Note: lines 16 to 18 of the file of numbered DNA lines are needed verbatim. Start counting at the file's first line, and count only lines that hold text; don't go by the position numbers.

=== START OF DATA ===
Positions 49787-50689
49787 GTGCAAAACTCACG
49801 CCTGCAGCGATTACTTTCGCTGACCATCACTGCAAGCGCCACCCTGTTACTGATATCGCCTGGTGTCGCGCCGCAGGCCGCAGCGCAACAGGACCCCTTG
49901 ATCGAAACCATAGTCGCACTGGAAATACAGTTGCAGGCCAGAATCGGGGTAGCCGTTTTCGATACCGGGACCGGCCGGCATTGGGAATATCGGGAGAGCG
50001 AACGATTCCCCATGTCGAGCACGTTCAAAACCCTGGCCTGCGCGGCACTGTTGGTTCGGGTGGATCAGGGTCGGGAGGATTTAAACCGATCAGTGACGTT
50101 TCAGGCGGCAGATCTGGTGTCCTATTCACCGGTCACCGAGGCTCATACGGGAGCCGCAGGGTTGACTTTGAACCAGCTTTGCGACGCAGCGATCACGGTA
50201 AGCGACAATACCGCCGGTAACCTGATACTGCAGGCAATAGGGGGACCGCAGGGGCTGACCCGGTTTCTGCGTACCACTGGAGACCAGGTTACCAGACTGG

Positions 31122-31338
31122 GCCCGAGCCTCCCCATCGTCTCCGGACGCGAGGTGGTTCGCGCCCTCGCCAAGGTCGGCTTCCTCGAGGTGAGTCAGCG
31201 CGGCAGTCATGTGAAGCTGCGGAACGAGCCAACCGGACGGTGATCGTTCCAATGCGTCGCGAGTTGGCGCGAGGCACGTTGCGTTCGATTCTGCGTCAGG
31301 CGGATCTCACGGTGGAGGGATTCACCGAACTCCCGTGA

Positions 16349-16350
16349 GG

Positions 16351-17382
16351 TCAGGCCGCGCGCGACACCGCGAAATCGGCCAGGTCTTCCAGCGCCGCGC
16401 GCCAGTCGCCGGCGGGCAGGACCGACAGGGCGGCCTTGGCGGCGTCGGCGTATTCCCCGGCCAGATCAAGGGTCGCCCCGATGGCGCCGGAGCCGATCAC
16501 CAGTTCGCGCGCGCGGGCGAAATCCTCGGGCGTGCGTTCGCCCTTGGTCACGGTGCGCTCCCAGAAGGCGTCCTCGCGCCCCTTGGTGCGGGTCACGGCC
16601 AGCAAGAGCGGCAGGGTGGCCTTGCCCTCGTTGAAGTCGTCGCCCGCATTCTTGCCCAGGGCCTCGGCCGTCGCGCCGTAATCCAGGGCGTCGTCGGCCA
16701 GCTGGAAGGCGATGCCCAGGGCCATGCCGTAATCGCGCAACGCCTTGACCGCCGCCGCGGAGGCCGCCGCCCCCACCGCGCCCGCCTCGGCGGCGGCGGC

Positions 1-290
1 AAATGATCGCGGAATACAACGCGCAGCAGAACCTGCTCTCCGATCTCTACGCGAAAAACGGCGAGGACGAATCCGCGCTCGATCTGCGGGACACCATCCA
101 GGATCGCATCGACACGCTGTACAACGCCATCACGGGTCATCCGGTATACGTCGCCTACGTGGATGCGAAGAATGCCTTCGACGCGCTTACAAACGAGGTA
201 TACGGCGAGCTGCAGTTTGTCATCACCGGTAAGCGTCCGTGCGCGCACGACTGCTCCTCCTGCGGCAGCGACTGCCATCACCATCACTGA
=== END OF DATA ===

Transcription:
16401 GCCAGTCGCCGGCGGGCAGGACCGACAGGGCGGCCTTGGCGGCGTCGGCGTATTCCCCGGCCAGATCAAGGGTCGCCCCGATGGCGCCGGAGCCGATCAC
16501 CAGTTCGCGCGCGCGGGCGAAATCCTCGGGCGTGCGTTCGCCCTTGGTCACGGTGCGCTCCCAGAAGGCGTCCTCGCGCCCCTTGGTGCGGGTCACGGCC
16601 AGCAAGAGCGGCAGGGTGGCCTTGCCCTCGTTGAAGTCGTCGCCCGCATTCTTGCCCAGGGCCTCGGCCGTCGCGCCGTAATCCAGGGCGTCGTCGGCCA